Here’s a fundamental question for all entrepreneurs. Are you a visionary? Being a visionary and having a corporate vision are two different things, so take care not to confuse the two. For a company, a non-profit or any other organization to thrive and succeed over a long period of time, visionary leadership is paramount. And unfortunately, many companies stagnate and die when the visionary leader moves on for whatever reason. That’s why it’s crucial for a company to continuously develop visionaries across generations that will help to sustain the organization in the future.
It’s not hard to think about individuals who exemplify the term “visionary.” Steve Jobs comes to my mind before anyone else. He was a rebel and an unconventional thinker who wasn’t afraid to take risks. Similarly, Bill Gates was a visionary who became the richest man in the world as a result of his ability to understand and shape the future. What comes to mind when you hear these names – Henry Ford, Wilbur and Orville Wright, John D. Rockefeller, Thomas Edison, Sam Walton, Sergey Brin, Larry Page and Mark Zuckerberg? Each was a phenomenal innovator. Each had an uncanny sense of where the world was going. Each had dreams but was also a doer.
Being a visionary is partially innate and partially learned. So, what can we do to develop our visionary leadership skills? How curious are you? Do you read everything you can get your hands on? Visionaries are expansive readers and are curious about everything. Curiosity stimulates the imagination and helps bring forth new ideas manifesting in a high degree of creativity. How persevering are you? The next time you’re ready to throw in the towel remember that visionaries have a stick-to-it attitude. They are highly resilient and believe they can solve any problem. Visionaries love discussion and debate. Some may see this as confrontation but it really isn’t. Instead, a visionary likes to listen to differing points of view even when it gets a bit lively.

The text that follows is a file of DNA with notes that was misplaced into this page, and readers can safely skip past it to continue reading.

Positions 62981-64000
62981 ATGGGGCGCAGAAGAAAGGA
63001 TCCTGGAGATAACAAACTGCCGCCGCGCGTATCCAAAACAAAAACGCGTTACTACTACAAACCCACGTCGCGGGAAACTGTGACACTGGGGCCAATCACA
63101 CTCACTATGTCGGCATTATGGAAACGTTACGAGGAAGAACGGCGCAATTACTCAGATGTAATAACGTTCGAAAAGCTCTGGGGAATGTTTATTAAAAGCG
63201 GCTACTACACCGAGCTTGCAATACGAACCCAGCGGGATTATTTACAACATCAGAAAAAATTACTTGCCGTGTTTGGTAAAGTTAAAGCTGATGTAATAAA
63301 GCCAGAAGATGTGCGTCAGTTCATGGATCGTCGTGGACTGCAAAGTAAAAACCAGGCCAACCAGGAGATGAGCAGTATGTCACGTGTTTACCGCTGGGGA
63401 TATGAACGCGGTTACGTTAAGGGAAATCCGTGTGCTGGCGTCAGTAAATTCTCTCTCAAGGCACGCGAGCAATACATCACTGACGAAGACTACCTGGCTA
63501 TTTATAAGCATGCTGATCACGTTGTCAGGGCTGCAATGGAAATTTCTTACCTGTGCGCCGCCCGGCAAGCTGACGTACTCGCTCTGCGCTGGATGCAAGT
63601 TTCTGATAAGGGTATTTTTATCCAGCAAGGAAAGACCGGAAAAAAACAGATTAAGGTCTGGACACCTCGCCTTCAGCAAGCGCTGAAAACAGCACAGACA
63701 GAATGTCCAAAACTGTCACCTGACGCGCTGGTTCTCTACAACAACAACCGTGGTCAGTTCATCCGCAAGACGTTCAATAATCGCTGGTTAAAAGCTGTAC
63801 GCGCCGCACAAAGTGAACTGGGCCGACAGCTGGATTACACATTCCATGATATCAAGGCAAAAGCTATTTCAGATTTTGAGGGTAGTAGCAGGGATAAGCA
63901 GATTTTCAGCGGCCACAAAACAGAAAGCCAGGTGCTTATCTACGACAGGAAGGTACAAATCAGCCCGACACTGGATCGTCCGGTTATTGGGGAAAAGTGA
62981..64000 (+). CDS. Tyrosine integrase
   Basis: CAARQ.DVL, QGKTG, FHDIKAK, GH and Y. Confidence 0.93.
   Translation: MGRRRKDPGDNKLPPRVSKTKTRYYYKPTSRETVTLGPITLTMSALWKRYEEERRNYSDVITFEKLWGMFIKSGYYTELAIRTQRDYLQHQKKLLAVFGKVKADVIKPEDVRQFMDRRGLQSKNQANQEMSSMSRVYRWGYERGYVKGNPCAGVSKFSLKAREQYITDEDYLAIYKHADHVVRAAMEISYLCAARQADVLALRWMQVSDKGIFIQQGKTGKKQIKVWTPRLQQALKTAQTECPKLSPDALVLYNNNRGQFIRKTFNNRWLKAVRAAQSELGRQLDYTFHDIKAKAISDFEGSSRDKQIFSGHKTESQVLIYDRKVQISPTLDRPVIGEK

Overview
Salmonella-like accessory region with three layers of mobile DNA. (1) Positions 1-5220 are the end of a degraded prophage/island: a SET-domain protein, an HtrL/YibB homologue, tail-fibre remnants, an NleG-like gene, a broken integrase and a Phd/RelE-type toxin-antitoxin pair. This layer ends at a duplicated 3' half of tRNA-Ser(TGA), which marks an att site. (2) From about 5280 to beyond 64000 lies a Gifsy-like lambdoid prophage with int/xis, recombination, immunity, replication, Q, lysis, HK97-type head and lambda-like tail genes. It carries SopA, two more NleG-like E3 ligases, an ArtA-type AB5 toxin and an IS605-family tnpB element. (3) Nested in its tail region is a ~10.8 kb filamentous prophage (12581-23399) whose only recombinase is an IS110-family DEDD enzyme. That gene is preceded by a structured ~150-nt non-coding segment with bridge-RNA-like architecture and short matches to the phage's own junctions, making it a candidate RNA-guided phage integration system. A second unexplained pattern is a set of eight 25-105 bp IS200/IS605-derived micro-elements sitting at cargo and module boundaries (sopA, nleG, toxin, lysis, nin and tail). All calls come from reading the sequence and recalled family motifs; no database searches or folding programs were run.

What other ways can we model visionary behavior? Do you embrace change or are you more comfortable living with doing things the same way? Visionaries are change agents. They like to teach and are focused on doing the right thing. Integrity ranks high on their list of values. Do you have high expectations for your team? Sometimes the line between high vs. unreasonable expectations can blur a bit. But don’t expect a visionary to set a low bar. Visionaries tend to be eternal optimists and can’t see a glass half empty – it’s always half full. And visionaries are some of the most passionate people you’ll ever meet. Finally, visionaries don’t live in the details – they are quintessential delegators.
A visionary has a knack for looking at a collection of data and telling the future. He sees things that others don’t and isn’t the least bit concerned if his ideas are pooh-poohed. In fact, he’ll work hard to persuade others to buy into what he believes because he has a supreme degree of self-confidence.
By emulating their behaviors, traits and tendencies, we too can become visionaries. Our value to our organization increases exponentially when we provide visionary leadership.
This blog is being written in tandem with my book, “An Entrepreneur’s Words to Live By,” available on Amazon.com in paperback and Kindle (My Book), as well as being available in all of the other major eBook formats.